Reviving the 60’s concept of getting “back to the garden,” a return-to-nature mantra expressed in the Joni Mitchell counterculture anthem “Woodstock,” Joni Mitchell ~ Woodstock - YouTube (4:35), many took this philosophy to heart and literally dropped out of society, where it’s particularly prevalent on the West Coast, but also Vermont, where in 1970 hippies constituted one-third of the entire state population, where there were as many as 75 communes thriving just in that one state alone. Many still thrive decades later, rejecting the consumer-oriented, traditional way of life that measures success by material wealth, yet at the time, with Whole Earth Catalogs and Mother Earth News magazines in hand, it was an opportunity for hundreds of thousands of young idealists to change the American Dream and leave the congestion of the urban areas and live a more peaceful and harmonious life co-existing with nature. In many respects, this led to the birth of the organic farming movement, as there was a progressive movement that turned away from a reliance on industrial farming and processed foods, railing against toxic pesticide use and the growing disconnect between Americans and their food supply. Others headed into the forests and countrysides of Northern California to become marijuana growers, developing unique horticultural techniques that produced the most potent cannabis in the country, aided by an American government decision in the late 70’s to spray toxic chemicals on the Mexican marijuana crops which at the time accounted for 90 percent of the marijuana smoked in the United States. This provided an opening for a home-grown product that was actually superior in every respect, as the trick was to remove male plants before pollination, producing seedless female flowers known as sinsemilla that produce much more resin, a sticky substance known for enhancing the potency, where now Humboldt County in California has become America’s marijuana capital. But let’s not be naïve, as the Mexican narco traffickers have also moved into similar regions, where marijuana patches guarded by men with Uzis have also sprung up in the national parks and forests, often viewed as trigger-happy competitors, where farming pot in the U.S. is much more profitable than smuggling it across the border. Their methods are more toxic, however, growing plants laced with illegal pesticides, leaving behind dead animals, loads of trash, while polluting the natural water supplies, making the narco traffickers the very antithesis of Thoreau’s utopian vision of Walden, which is largely seen as a quest for spiritual transcendence through self-reliance. It’s curious that both sides cohabitate the same space, as their aims are diametrically opposed to one another. This is similar, however, to the political divisions of the 60’s, where there were radical elements that resorted to violence and others that were strictly peace abiding. Both shared similar ideals but veered dramatically in different directions when it came to achieving those goals. This film attempts to raise similar questions about unorthodox methods used to raise children, including home-schooling methods that often include strict religious or philosophical principles whose pre-determined dogmatic adherence resembles parental brainwashing, suggesting it’s impossible to provide a perfect childhood upbringing by overcontrolling their environment, that it’s more about unconditional love and instilling moral values.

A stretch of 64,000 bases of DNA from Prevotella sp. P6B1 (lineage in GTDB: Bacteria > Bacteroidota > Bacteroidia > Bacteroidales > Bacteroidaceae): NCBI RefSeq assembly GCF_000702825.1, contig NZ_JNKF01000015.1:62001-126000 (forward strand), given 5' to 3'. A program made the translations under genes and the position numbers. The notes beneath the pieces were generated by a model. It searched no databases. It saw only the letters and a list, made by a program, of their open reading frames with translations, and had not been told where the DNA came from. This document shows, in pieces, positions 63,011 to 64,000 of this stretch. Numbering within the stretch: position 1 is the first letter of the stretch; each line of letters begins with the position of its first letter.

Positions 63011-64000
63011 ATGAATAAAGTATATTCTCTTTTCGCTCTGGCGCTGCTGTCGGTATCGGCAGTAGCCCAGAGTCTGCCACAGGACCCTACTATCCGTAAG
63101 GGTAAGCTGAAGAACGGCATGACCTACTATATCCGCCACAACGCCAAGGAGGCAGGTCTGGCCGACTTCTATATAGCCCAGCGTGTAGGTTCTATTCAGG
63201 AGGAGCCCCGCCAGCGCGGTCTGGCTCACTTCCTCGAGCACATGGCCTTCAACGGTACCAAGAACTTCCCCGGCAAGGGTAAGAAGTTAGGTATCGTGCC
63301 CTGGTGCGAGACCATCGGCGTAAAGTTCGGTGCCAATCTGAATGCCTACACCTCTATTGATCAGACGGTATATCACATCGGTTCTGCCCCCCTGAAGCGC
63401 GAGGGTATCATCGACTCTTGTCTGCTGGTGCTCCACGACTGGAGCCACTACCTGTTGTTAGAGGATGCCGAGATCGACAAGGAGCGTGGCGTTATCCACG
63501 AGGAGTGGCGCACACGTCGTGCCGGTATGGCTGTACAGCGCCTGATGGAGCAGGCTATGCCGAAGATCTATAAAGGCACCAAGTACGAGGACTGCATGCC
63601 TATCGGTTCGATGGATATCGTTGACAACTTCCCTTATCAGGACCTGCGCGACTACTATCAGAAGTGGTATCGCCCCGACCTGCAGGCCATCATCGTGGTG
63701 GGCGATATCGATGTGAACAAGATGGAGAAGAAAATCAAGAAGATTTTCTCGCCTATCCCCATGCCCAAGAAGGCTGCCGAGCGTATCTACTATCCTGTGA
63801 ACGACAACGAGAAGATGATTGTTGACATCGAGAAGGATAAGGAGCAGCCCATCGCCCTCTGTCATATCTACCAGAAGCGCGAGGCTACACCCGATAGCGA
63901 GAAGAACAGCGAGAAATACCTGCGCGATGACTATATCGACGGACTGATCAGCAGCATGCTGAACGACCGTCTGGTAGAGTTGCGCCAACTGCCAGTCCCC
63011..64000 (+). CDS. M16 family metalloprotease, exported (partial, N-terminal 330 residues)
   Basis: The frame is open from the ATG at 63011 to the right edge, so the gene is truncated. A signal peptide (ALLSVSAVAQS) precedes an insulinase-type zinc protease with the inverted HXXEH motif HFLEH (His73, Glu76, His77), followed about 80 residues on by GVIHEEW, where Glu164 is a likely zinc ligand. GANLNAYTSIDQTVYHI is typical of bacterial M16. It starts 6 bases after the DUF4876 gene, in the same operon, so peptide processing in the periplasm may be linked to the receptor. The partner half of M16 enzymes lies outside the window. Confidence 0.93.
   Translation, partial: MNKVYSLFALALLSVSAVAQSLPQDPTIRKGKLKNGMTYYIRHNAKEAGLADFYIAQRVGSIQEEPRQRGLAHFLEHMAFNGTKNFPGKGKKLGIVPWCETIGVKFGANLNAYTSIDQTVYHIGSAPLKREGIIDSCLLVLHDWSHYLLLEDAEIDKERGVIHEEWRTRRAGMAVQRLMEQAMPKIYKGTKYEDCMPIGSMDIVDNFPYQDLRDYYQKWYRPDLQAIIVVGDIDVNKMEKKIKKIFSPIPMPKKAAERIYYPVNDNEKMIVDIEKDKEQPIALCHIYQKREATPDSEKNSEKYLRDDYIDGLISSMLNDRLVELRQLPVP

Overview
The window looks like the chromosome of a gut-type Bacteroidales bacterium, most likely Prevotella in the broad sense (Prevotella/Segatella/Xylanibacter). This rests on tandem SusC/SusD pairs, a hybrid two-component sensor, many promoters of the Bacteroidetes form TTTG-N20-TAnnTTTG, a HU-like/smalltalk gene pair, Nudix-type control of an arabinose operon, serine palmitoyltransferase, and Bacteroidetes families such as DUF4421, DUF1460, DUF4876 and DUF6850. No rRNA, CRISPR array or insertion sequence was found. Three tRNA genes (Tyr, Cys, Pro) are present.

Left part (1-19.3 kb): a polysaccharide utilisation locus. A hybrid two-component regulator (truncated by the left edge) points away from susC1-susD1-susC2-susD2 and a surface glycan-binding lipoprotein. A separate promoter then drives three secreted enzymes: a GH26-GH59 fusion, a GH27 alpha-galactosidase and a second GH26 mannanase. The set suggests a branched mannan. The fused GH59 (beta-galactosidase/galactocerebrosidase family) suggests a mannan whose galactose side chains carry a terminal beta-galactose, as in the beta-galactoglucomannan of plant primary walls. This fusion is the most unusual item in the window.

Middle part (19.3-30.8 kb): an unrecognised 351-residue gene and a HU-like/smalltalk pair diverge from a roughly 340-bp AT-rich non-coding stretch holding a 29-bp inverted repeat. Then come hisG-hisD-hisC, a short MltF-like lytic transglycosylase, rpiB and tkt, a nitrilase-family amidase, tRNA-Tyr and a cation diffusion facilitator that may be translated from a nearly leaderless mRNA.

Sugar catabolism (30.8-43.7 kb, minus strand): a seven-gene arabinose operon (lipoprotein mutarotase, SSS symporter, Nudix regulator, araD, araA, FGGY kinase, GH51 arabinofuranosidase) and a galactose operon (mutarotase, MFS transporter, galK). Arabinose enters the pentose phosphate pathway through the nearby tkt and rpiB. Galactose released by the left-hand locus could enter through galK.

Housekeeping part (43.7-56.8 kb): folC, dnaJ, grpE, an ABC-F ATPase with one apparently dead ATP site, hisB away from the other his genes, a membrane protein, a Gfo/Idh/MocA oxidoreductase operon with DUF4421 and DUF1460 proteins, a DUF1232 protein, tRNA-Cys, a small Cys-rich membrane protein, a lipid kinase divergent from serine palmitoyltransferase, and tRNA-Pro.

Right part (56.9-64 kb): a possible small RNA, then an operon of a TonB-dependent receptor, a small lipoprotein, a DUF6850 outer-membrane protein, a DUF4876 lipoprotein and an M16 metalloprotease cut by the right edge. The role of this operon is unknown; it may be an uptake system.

This is where Hollywood goes wrong, however, as even though this is a smaller indie format with good intentions, claiming to be made in the same likeable spirit as LITTLE MISS SUNSHINE (2006), a darling of independent film festivals that comically straddled the line between the grotesque, the tasteless, and the hilarious, they still fuck up the neighborhood, as despite a cast of Viggo Mortensen surrounded by six adorable children, like the von Trapp family living off the grid somewhere out in the middle of the Pacific Northwest woods, the film takes great pains to show the rigor and discipline of their subsistence living lifestyle, as they have a daily exercise regimen while learning survival skills, with each child seriously brain-challenged by a dedicated home-schooling program, where these kids are sharp as a tack. And that is where this film falls off the rails, as Hollywood stereotypes always depict outsider groups as having to be smarter than the norm, like Stanley Kramer’s unintentionally offensive GUESS WHO’S COMING TO DINNER (1967), where Sidney Poitier as a black man had to be universally recognized as having the same brains and moral values as whites, but in the movies, it’s always exaggerated so they are also the smartest person in the room, leaving no doubt, or so the film suggests, that blacks share the same humanity as whites. Of course, in making this message, they dumb down the message so that “all whites” will sympathize, so while supposedly promoting racial equality, blacks actually have to be “superior” to whites, so their humanity credentials simply can’t be questioned. However, in promoting a liberal cause, they actually made it harder for ordinary blacks to succeed in similar situations as whites, as Hollywood rarely focuses on real personal struggles, but instead promoted blacks as “supermen.” Another example is the huge success of the documentary MARCH OF THE PENGUINS (2005), making penguins cute and cuddly, giving them human characteristics of being “lovable,” where the adoration of this film only made it that much harder for other serious documentaries to offer a complex message, as in order to succeed, or so the thinking goes in Hollywood, the product has to be wrapped in cute and cuddly to succeed. Count the animated penguin movies that have followed, starting with MADAGASCAR (2005) and the many follow-ups, or cute ocean critters in FINDING NEMO (2003) and now FINDING DORY (2016), or going back as far as the ICE AGE (2002), with its many sequels, as theaters have been playing to this formula ever since, as it sends customers through the turnstyles. The same thing happens here in this movie, where if you see something that’s too good to be true, it’s likely not real. As much as people like this movie, and it’s perfectly enjoyable on the surface, there’s little doubt that it follows the same business model for success. Why does Hollywood always have to mythologize humanity in order to tell their stories, exaggerating beauty or intelligence in order to make characters more interesting? Because that’s the crowd pleasing business template for selling a Hollywood product, where one need look no further than any decent commercial advertisement that wants you to willingly buy their product. So do not be fooled, as this is sheer fabrication, a glossy surface covering up damaged goods.